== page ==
(08-20-2015 03:45 PM)Gogetah Wrote: I appreciate the kind words and suggestions I'm going to do w.e I have to do I just feel really young to have this and I feel like the only young person no offense to anyone that I'm mentioning age lol but I just figured I'd have these type of problems at a later age its just scary knowing j have this and I'll have it for the rest of my life some stories I've heard and read make it worse I feel like I will die in my sleep.
I'm 30 and was diagnosed earlier this year. It can be pretty rough to be told that you have a medical issue that you'll have to deal with potentially for the rest of your life—that feels like a much bigger burden if you are in your twenties or thirties than if you were diagnosed later in life.
I've only been in treatment for a month or so, and my CPAP compliance is pretty poor at the moment. I've only just started down the road to fixing this, but I can tell the difference when I've had a night of proper CPAP-ed sleep. Being able to focus during the day, being able to exercise more because I'm less tired, being able to read more, work more, go out and enjoy myself for longer.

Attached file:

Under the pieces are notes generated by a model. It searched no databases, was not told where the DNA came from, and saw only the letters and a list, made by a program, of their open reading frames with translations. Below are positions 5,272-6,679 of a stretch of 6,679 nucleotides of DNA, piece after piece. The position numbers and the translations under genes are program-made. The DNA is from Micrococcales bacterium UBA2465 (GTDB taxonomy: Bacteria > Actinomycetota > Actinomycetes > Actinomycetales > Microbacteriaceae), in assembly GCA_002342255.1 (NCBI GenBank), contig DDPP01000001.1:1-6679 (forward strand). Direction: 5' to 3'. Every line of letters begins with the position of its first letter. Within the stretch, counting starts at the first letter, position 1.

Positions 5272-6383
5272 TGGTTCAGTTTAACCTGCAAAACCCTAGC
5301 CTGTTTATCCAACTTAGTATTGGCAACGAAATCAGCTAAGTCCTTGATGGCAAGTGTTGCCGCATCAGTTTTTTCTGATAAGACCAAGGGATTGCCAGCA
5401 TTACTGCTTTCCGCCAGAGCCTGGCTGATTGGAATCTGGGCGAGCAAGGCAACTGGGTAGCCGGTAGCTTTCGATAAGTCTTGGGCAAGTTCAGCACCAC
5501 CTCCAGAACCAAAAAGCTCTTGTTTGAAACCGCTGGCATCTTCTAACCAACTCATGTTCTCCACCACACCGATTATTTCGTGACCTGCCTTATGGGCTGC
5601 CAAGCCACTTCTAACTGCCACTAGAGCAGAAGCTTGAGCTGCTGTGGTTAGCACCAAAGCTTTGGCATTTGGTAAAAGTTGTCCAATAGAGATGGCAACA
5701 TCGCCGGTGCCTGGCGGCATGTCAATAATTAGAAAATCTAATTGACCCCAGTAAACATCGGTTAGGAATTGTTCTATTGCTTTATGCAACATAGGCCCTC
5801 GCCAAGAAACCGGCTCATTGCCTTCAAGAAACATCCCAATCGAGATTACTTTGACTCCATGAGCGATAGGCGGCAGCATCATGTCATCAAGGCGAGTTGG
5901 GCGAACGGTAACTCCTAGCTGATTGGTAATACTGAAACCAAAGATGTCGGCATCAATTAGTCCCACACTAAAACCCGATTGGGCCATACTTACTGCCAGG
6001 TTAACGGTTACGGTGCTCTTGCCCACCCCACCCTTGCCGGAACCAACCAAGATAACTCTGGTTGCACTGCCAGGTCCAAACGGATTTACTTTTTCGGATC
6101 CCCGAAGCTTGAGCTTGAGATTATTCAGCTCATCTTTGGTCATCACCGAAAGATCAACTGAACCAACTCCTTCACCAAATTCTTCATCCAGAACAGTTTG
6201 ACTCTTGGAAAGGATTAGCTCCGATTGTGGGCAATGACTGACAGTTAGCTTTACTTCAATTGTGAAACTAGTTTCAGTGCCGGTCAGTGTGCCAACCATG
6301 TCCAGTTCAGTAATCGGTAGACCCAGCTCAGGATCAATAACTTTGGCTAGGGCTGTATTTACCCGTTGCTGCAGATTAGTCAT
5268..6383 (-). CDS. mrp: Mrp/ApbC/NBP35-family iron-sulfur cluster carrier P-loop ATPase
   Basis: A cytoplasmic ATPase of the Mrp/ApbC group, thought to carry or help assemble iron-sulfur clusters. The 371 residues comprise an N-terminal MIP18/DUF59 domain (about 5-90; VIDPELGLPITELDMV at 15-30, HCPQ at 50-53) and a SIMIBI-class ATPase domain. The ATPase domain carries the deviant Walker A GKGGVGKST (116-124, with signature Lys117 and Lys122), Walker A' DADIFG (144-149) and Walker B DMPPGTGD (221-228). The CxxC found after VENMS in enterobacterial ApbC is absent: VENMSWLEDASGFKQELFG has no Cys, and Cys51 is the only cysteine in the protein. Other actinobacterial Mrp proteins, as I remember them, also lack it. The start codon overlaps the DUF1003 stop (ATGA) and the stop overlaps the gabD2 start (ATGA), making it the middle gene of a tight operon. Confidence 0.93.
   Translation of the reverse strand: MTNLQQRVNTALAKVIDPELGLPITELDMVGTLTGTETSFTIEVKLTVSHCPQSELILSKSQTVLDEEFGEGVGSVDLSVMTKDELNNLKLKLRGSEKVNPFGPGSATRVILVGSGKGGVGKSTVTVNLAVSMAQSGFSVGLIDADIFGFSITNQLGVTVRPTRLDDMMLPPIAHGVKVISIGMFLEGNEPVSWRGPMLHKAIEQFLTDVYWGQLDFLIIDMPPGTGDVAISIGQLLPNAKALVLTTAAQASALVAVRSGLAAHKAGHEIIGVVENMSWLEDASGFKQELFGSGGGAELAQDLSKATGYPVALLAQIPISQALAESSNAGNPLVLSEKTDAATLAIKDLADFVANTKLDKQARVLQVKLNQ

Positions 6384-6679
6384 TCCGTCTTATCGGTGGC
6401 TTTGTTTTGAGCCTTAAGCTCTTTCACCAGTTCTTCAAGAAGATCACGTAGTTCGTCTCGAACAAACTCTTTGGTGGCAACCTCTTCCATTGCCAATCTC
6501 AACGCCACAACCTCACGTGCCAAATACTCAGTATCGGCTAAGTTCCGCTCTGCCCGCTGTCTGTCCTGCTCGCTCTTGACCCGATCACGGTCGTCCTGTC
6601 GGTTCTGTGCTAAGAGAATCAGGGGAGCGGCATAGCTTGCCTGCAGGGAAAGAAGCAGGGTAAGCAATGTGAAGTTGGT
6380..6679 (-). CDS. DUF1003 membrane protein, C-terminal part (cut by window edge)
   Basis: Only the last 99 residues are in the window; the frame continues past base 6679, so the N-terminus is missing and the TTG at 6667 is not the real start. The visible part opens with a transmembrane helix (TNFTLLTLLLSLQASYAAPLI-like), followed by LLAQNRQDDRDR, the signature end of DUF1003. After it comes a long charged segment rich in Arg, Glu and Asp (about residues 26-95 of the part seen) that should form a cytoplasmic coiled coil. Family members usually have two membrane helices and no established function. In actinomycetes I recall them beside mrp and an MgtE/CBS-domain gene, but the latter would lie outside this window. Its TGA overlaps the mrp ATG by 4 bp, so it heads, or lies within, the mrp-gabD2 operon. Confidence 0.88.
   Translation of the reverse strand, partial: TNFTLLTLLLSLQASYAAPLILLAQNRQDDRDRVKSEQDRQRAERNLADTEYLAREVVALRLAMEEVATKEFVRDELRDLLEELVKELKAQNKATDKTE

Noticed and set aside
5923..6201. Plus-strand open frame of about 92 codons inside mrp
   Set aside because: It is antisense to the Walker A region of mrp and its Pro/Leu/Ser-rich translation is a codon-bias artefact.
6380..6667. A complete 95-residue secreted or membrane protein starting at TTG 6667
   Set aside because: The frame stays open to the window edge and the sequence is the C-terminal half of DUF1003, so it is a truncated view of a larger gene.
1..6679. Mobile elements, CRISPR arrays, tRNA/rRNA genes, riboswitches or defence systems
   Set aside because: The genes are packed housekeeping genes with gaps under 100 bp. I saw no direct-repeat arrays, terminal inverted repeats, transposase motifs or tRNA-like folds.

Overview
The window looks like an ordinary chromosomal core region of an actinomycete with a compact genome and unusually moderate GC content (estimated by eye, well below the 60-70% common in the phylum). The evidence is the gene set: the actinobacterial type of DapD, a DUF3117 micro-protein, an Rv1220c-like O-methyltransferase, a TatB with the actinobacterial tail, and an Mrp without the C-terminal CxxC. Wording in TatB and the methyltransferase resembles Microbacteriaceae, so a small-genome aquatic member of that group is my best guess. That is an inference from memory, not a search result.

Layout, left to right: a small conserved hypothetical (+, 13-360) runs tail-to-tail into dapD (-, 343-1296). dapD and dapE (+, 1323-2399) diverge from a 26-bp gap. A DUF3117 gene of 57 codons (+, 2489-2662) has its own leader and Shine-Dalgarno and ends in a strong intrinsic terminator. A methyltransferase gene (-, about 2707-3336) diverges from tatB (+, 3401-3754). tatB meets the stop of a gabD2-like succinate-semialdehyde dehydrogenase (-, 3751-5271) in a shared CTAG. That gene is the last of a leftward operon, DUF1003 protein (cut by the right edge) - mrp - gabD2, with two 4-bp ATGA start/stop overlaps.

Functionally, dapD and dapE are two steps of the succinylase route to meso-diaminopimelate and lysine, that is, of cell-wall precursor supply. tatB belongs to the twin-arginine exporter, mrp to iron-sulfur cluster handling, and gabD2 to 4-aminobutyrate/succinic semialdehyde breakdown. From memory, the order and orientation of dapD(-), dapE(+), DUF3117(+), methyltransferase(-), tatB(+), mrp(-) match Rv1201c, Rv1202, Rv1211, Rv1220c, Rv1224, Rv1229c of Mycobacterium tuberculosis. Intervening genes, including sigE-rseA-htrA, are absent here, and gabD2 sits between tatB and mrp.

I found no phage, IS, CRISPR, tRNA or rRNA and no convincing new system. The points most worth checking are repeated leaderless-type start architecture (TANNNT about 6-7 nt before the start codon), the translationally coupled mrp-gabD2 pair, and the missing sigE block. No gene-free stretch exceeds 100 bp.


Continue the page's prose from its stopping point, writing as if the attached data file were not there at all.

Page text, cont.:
Another thing to consider is that while sleep apnea and CPAP blows (literally), there are so many worse things. You could have diabetes and have the daily worry of insulin shots. You could have HIV and every time you get a cold or flu, think "this is it, the medication has stopped working, I'm screwed". Sleep apnoea is controllable and the only real downside is having to wear a goofy face mask.
As for the scariness of the mask to possible romantic/sexual partners? Make a joke about it. Make a joke about Bain from The Dark Knight or Immortan Joe from Mad Max. Explain sleep apnea to them, and if they are worried, point out that without it, your sleep will be a lot more disruptive to them. My sleep pre-CPAP was pretty disruptive to my partner: loud snoring, physical movements, talking in my sleep. My partner had to reposition me in bed while asleep to try and reduce the issues. Now there's just the white noise of the CPAP machine and a lot more peaceful nights.
And if someone can't get over the fact that you have a medical condition, you don't need that person in your life. Man's rejection is God's protection: if a small medical device and a mask is all it takes to cause someone to go running from you, you probably don't want them around long term—if they can't deal with a CPAP machine, they probably have poor judgement that will make a long term relationship infuriating.